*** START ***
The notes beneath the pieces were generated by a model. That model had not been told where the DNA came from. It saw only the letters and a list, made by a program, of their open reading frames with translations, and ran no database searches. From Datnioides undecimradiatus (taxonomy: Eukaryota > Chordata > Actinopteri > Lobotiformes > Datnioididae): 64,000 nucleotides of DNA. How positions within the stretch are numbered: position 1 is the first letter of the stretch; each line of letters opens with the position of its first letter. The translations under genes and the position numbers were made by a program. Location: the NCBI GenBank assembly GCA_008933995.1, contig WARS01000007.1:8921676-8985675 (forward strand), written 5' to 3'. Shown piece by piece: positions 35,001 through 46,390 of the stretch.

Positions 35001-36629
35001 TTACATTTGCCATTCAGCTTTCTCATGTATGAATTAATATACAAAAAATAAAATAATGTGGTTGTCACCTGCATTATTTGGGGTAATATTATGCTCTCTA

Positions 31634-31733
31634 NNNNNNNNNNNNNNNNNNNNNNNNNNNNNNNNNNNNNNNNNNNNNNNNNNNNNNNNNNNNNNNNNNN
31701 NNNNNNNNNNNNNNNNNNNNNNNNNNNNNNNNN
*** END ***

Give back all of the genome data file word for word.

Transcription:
The notes beneath the pieces were generated by a model. That model had not been told where the DNA came from. It saw only the letters and a list, made by a program, of their open reading frames with translations, and ran no database searches. From Datnioides undecimradiatus (taxonomy: Eukaryota > Chordata > Actinopteri > Lobotiformes > Datnioididae): 64,000 nucleotides of DNA. How positions within the stretch are numbered: position 1 is the first letter of the stretch; each line of letters opens with the position of its first letter. The translations under genes and the position numbers were made by a program. Location: the NCBI GenBank assembly GCA_008933995.1, contig WARS01000007.1:8921676-8985675 (forward strand), written 5' to 3'. Shown piece by piece: positions 35,001 through 46,390 of the stretch.

Positions 35001-36629
35001 TTACATTTGCCATTCAGCTTTCTCATGTATGAATTAATATACAAAAAATAAAATAATGTGGTTGTCACCTGCATTATTTGGGGTAATATTATGCTCTCTA

Positions 31634-31733
31634 NNNNNNNNNNNNNNNNNNNNNNNNNNNNNNNNNNNNNNNNNNNNNNNNNNNNNNNNNNNNNNNNNNN
31701 NNNNNNNNNNNNNNNNNNNNNNNNNNNNNNNNN